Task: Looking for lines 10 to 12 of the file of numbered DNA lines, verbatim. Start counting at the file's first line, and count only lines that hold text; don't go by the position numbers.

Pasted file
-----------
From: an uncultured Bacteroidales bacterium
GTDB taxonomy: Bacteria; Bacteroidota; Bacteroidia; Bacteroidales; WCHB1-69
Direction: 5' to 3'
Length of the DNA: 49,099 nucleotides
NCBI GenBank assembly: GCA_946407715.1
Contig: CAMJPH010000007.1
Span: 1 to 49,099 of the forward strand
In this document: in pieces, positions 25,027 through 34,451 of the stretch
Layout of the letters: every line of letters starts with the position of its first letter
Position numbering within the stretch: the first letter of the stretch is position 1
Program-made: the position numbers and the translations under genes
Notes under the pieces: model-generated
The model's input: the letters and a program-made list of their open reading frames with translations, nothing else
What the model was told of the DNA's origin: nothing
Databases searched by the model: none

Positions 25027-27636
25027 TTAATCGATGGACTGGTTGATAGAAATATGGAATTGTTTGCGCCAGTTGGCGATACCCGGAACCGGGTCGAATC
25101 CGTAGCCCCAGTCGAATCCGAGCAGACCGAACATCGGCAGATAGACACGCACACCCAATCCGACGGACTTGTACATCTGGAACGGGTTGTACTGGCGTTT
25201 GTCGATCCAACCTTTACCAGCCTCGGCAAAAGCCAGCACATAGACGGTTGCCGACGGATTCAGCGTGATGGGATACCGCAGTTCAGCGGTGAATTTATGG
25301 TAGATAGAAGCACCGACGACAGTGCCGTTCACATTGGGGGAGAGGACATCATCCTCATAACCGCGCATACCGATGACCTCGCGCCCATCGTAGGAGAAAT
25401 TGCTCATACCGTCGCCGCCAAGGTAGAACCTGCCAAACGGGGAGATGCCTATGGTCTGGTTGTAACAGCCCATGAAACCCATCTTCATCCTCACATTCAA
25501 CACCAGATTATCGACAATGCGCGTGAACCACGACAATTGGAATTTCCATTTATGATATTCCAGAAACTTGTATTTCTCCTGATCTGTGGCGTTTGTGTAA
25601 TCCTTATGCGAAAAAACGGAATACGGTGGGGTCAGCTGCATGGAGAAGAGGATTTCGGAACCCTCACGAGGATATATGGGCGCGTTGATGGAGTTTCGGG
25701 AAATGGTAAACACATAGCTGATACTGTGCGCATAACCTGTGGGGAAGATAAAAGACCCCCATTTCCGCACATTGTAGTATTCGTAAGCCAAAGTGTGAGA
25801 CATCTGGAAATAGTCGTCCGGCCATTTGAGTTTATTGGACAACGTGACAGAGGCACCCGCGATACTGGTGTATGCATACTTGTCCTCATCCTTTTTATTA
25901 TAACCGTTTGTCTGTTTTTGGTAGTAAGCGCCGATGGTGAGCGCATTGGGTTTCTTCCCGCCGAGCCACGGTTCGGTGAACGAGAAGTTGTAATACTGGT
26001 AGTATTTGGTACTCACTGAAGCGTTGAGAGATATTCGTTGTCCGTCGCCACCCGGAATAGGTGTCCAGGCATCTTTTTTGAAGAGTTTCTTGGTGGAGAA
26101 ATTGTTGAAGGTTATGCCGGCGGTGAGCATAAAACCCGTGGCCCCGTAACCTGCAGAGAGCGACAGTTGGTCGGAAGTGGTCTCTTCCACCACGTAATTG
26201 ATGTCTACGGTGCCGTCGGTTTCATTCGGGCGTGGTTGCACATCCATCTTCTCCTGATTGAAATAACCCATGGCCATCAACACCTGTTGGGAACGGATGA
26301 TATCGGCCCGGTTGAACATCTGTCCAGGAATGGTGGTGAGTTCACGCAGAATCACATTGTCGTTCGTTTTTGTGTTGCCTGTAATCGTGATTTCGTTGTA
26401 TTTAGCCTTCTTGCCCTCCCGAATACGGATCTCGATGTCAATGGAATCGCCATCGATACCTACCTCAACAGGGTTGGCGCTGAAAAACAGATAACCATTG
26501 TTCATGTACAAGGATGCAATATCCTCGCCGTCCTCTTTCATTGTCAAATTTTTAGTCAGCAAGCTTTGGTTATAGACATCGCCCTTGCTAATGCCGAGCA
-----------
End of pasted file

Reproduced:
Position numbering within the stretch: the first letter of the stretch is position 1
Program-made: the position numbers and the translations under genes
Notes under the pieces: model-generated